Field was born in St. Louis, Missouri where today his boyhood home is open to the public as The Eugene Field House and St. Louis Toy Museum. After the death of his mother in 1856, he was raised by a cousin, Mary Field French, in Amherst, Massachusetts.
Field's father, attorney Roswell Martin Field, was famous for his representation of Dred Scott, the slave who sued for his freedom. Field filed the complaint in this famous case (Dred Scott vs. John Sandford [sic], referred to as the lawsuit that started the Civil War) on behalf of Scott in the federal court in St. Louis, Missouri, which is how the case got to the U.S. Supreme Court.
Field attended Williams College in Williamstown, Massachusetts. His father, Roswell Martin Field, died when Eugene was 19, and he subsequently dropped out of Williams after eight months. Next he went to Knox College in Galesburg, Illinois, but dropped out after a year. Then he went to the University of Missouri in Columbia, Missouri, where his brother Roswell was also attending. He tried acting and studied law with little success, and also wrote for the student newspaper. He then set off for a trip through Europe but returned to the United States six months later, penniless. Field then set to work as a journalist for the St. Joseph Gazette in Saint Joseph, Missouri, in 1875. That same year he married Julia Comstock, with whom he had eight children. For the rest of his life he arranged for all the money he earned to be sent to his wife, saying that he had no head for money himself.
Field soon rose to become city editor of the Gazette.
He became known for his light, humorous articles written in a gossipy style, some of which were reprinted by other newspapers around the country. It was during this time that he wrote the famous poem Lovers Lane about a street in St. Joseph, Missouri.
From 1876 through 1880 Field lived in St. Louis, first as an editorial writer for the Morning Journal and subsequently for the Times-Journal. After a brief stint as managing editor of the Kansas City Times, he worked for two years as editor of the Denver Tribune.
In 1883 Field moved to Chicago where he wrote a humorous newspaper column called Sharps and Flats for the Chicago Daily News. His column is credited with being the first to have the author's name or "byline" appearing with the column. His home in Chicago was near the intersection of N. Clarendon and W. Hutchinson in the neighborhood now known as Buena Park.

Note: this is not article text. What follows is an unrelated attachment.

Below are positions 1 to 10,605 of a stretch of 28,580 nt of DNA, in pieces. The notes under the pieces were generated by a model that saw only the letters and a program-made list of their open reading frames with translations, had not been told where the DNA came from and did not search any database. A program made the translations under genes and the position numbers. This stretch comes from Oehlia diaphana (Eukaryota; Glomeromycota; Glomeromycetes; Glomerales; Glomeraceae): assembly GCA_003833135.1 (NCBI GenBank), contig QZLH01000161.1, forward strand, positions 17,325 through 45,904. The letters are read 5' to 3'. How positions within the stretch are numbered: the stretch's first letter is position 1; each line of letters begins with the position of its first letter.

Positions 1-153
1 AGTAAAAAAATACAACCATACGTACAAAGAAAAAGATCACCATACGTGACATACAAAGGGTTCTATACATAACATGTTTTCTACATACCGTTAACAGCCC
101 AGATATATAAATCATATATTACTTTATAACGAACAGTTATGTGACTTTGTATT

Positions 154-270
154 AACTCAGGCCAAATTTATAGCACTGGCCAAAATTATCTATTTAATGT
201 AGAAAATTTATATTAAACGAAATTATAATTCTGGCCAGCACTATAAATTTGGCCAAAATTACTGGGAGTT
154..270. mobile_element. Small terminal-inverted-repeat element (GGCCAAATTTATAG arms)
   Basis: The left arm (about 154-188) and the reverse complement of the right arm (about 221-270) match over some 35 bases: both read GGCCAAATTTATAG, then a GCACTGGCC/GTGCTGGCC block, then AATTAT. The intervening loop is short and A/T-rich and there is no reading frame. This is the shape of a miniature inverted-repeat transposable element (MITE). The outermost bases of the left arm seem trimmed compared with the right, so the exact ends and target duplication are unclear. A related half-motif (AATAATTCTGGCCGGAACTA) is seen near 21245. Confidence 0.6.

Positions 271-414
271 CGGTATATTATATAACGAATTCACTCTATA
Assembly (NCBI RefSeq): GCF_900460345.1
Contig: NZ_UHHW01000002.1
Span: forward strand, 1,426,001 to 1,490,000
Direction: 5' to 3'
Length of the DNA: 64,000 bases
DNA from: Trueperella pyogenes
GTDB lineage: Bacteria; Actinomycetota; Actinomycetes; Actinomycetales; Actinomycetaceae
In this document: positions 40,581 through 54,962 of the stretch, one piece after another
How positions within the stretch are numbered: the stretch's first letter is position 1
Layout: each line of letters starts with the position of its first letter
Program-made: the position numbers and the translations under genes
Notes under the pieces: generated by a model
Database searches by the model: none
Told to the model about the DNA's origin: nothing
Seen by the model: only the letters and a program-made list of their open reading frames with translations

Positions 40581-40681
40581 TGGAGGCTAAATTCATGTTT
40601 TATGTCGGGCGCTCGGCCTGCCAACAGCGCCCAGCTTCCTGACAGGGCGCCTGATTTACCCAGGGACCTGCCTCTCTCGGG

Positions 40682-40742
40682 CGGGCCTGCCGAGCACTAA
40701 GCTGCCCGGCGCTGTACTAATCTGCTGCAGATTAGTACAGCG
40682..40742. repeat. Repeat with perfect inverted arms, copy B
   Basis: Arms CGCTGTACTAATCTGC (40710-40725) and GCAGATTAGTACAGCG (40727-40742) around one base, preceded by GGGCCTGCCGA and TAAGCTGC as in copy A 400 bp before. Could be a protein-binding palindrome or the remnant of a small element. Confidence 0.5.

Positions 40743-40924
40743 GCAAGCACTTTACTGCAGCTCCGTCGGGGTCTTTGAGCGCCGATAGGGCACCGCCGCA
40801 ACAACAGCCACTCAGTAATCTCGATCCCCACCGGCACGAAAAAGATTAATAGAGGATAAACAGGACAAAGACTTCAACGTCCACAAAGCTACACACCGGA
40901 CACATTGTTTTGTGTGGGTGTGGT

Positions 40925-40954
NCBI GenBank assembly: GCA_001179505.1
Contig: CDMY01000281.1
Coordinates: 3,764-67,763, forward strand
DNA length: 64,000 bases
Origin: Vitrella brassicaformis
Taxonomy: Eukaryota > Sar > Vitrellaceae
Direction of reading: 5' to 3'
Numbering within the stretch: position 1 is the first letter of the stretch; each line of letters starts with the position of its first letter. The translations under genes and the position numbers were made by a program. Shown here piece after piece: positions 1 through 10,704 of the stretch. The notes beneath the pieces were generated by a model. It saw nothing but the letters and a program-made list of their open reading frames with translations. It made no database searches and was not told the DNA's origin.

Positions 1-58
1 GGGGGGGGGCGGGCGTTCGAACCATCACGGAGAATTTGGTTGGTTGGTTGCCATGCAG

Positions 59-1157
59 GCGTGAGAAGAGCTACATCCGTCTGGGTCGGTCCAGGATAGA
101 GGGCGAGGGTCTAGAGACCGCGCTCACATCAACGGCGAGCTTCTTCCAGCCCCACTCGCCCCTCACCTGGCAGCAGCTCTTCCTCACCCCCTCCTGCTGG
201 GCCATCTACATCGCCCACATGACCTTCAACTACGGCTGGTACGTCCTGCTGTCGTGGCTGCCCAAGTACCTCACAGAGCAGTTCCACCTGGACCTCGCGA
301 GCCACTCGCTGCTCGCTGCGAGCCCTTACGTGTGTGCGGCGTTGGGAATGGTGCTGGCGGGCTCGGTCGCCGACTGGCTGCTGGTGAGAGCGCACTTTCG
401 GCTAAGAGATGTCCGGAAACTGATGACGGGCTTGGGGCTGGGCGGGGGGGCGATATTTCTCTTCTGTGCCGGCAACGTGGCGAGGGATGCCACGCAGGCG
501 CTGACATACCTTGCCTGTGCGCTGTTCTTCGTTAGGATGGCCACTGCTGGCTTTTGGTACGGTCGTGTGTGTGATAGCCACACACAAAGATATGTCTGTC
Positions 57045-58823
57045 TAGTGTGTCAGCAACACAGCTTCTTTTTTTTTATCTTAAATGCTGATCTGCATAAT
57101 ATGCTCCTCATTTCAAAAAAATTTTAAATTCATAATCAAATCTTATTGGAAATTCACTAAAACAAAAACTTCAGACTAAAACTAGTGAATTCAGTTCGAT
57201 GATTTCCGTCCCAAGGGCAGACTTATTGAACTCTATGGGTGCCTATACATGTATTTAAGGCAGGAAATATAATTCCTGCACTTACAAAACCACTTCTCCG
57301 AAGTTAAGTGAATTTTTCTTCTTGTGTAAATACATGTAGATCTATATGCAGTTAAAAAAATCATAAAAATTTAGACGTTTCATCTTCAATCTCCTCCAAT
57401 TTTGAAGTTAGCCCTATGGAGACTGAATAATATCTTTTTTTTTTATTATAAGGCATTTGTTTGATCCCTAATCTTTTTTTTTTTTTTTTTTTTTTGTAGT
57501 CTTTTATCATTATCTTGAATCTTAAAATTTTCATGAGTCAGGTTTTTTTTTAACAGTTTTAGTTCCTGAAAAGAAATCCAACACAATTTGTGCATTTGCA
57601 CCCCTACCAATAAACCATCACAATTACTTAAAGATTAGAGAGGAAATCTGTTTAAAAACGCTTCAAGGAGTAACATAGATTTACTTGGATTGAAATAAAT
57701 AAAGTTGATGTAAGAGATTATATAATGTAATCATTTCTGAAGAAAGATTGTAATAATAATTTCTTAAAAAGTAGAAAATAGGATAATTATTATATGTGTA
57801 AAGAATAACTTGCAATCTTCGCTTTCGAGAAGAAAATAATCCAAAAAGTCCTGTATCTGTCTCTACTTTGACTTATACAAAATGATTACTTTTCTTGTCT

He first started publishing poetry in 1879, when his poem "Christmas Treasures" appeared in A Little Book of Western Verse. Over a dozen volumes of poetry followed and he became well known for his light-hearted poems for children, perhaps the most famous of which is "Wynken, Blynken, and Nod." Field also published a number of short stories, including "The Holy Cross" and "Daniel and the Devil."
died in Chicago of a heart attack at the age of 45. He is buried at the Church of the Holy Comforter in Kenilworth, Illinois. His 1901 biography by S. Thompson states that he was originally buried in Graceland Cemetery in Chicago, but his son-in-law, Senior Warden of the Church of the Holy Comforter, had him reinterred on March 7, 1926.
Several of his poems were set to music with commercial success. Many of his works were accompanied by paintings from Maxfield Parrish. His former home in St. Louis is now a museum. A memorial to him, a statue of the "Dream Lady" from his poem, "Rock-a-by-Lady" (see lyrics, below), was erected in 1922 at the Lincoln Park Zoo in Chicago. There is also a park and fieldhouse named in his honor in Chicago's Albany Park neighborhood.
Field has his own star on the St. Louis Walk of Fame. Numerous elementary schools throughout the Midwest are named for him, e.g. Eugene Field Elementary School in Wheeling, Illinois,(Rock Island, Illinois) Park Ridge, Illinois, St. Joseph, Missouri, Hannibal, Missouri, Columbia, Missouri, Neosho, Missouri, Poplar Bluff, Missouri, Webb City, Missouri, Manhattan, Kansas Sioux Falls, South Dakota and Beaumont, Texas. There is also a Eugene Field Elementary School in Albuquerque, New Mexico, Littleton, Colorado, Tulsa, Oklahoma, Chicago, Illinois, Altus, Oklahoma, Oklahoma City, Oklahoma, and San Diego, California. A dormitory in the Orchard Hill residential area at the University of Massachusetts Amherst also bears Field's name.
Field has been credited with one of the most devastating witticisms in the history of dramatic criticism. Reviewing an actor named Creston Clarke in the title role of King Lear, Field commented of Clarke's performance that he "played the king as if under momentary apprehension that somebody else was about to play the ace".
There is also an apartment building in Denver, Colorado's Poet's Row named after him.